5. tazmann
    Joined: Aug 2005
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    tazmann Senior Member

    Clean steel works for temp backing allso if you dont have stainless available.
    Tom
     
  6. Katoh
    Joined: May 2010
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    Katoh Senior Member

    I have plenty of everything, stainless, copper, mild steel. My father suffers from in the incurable "rusty iron disease", there is a pile of crap that would rival the very best of hoarders.
    Katoh
     
  7. alidesigner
    Joined: Nov 2006
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    alidesigner Senior Member

    It might be a bit late but if you havent done it yet have you thought of using alloy brazing rods.
    You can get them here
    http://tinyurl.com/alloywelding
     
  8. hoytedow
    Joined: Sep 2009
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    hoytedow Carbon Based Life Form

    I agree. If it is only cosmetic and you are painting anyway, epoxy is best.
     
  9. Katoh
    Joined: May 2010
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    Katoh Senior Member

    Gentlemen
    Thanks for the suggestions,
    I have actually become very proficient at this hole filling business, with the mig and a spoolgun, takes me 5 seconds if that to fill the hole with a stainless backing plate and a quick grind with a flapper sander on both sides. You would never know the hole ever existed, or I defy anyone to pick were the hole was. I find this works perfectly up to 12mm or 1/2" hole with absolute minimal heat into the plate.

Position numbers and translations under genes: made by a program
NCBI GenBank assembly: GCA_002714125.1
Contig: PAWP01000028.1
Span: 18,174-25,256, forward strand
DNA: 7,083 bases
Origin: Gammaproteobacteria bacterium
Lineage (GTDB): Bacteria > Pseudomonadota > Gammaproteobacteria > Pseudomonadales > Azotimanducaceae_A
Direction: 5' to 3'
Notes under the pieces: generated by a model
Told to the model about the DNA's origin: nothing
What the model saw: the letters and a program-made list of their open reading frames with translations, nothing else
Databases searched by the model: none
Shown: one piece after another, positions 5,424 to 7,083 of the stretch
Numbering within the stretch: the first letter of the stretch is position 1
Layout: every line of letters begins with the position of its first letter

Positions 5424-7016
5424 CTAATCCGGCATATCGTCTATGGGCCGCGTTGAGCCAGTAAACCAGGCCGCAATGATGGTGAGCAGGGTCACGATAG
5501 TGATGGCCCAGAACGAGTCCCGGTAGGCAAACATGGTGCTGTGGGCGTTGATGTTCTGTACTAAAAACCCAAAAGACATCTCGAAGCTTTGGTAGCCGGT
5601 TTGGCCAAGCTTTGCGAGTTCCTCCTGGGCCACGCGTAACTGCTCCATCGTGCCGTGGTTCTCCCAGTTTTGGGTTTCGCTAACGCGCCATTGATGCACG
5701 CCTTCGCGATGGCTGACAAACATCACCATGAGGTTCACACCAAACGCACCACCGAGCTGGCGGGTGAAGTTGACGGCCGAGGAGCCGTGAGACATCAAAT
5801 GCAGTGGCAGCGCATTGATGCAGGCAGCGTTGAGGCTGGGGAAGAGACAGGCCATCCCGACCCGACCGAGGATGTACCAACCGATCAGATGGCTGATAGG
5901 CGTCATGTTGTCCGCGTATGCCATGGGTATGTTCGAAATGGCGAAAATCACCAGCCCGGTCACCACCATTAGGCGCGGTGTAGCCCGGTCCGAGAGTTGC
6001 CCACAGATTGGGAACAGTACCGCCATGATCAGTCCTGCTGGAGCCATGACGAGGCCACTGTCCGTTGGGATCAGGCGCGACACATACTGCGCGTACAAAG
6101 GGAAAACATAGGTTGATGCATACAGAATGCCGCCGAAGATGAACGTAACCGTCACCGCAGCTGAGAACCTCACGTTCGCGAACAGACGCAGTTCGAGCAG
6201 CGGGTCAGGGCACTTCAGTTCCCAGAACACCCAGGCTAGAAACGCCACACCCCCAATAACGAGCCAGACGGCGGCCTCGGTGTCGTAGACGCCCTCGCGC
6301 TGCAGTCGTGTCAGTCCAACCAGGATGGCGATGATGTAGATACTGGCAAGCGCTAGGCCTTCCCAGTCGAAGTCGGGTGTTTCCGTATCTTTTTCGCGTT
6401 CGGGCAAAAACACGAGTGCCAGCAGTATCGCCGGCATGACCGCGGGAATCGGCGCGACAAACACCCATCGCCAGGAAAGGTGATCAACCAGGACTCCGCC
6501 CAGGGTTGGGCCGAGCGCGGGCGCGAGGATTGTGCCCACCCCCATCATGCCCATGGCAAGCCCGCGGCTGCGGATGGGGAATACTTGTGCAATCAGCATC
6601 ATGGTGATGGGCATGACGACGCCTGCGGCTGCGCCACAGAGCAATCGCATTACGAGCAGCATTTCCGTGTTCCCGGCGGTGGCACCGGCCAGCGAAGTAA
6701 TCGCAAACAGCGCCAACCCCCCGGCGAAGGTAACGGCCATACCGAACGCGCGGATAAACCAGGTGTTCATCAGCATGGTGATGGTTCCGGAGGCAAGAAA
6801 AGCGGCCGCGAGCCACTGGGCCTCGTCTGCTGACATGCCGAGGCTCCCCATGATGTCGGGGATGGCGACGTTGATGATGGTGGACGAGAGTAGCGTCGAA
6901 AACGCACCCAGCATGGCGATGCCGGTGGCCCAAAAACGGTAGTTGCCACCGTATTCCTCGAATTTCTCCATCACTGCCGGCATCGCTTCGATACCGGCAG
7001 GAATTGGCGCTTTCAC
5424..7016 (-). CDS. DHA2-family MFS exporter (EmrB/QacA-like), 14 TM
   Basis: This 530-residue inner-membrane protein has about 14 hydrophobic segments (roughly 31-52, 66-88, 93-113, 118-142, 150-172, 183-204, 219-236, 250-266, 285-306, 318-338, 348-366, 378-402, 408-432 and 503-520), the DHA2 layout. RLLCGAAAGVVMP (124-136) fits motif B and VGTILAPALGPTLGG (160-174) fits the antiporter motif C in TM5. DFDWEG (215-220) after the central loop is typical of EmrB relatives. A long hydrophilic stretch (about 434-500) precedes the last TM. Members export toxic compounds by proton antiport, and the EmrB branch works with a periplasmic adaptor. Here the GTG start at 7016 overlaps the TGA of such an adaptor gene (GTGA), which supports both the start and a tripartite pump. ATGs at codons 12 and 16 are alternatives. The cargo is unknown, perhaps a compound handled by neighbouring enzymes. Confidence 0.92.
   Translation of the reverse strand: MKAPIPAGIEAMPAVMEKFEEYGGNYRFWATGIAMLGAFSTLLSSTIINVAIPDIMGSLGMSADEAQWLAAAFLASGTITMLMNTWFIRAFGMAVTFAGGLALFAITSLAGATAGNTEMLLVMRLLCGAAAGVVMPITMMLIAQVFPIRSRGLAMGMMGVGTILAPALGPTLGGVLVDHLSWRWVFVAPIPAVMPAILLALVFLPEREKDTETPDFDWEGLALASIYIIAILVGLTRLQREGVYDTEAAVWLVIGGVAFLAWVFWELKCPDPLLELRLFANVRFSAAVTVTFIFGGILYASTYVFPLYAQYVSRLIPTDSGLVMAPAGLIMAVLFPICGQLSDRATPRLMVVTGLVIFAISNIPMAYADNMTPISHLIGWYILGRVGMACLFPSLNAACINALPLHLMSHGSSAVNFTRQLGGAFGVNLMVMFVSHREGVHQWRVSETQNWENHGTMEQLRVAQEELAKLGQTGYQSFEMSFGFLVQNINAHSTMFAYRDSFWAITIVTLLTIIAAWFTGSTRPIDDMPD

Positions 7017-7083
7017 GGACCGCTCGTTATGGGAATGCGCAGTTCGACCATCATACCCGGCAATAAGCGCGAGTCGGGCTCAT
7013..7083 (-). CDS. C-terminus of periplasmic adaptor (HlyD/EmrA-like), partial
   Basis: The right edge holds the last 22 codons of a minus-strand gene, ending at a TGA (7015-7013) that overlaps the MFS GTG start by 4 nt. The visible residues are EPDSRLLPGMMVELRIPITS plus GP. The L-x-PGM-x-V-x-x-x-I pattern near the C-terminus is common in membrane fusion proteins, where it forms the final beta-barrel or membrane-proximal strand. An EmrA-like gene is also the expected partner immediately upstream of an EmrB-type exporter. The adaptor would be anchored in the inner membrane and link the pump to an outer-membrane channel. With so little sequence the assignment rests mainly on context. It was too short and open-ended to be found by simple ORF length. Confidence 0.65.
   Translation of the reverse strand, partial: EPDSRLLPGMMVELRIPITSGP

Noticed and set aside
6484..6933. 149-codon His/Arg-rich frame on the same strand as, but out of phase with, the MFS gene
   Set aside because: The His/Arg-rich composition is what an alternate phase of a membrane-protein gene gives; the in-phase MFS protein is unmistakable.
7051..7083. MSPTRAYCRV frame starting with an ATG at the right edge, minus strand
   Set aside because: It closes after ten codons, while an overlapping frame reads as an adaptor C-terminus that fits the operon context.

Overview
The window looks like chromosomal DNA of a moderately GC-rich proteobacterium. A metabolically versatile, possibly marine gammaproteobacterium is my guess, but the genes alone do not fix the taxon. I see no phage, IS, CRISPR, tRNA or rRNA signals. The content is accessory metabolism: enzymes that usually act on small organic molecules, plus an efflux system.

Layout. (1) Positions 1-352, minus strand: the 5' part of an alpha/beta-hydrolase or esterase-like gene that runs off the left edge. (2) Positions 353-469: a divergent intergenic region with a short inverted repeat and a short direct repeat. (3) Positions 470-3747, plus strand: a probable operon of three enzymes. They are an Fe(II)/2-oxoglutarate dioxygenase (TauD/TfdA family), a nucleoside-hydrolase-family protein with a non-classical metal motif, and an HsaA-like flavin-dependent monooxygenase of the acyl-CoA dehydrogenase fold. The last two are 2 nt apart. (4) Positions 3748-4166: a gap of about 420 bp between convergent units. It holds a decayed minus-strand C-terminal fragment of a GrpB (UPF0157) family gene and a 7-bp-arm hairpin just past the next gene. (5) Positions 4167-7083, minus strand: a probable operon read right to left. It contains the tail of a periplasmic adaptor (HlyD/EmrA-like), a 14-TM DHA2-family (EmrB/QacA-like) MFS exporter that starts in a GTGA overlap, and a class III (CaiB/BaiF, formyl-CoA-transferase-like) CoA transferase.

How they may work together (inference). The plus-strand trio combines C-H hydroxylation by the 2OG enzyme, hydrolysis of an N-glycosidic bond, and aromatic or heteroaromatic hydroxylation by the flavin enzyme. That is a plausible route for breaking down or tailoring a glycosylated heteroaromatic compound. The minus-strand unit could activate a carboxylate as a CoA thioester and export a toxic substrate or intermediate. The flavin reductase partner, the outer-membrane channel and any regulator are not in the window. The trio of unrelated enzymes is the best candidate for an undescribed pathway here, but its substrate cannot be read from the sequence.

I only use 5356 filling wire.
    Many Thanks to all!
    Katoh
     
  10. scott hightower
    Joined: Jul 2010
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    scott hightower Junior Member

    I have used copper as a backing plate. You may even consider putting the copper on the front side instead so you don't have as much clean up. If the back side is not exposed you can place a small dime sized patch over the hole.

    You probably already know this but you need 100% argon as a sheilding gas when welding aluminum.

    Scott
    welders360
     
  11. pwsf
    Joined: Oct 2011
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    pwsf New Member

    Aluminum CAN'T be clean enough to weld. I like to drill the holes out a size larger to get to fresh alum as well as grind both inside and out. I would weld them shut and then finish them by grinding and sanding them later.
     

  12. Katoh
    Joined: May 2010
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    Katoh Senior Member

    I like to use a a flap disk on a drill, sorry just cant think of the proper material name at present, drawn an absolute blank in my mind. The fingers penetrate the hole giving a clean alloy base to weld upon, I have made a a backing handle with a plate of 316Stainless you hold over one side of the hole and just fill from the other, works a treat!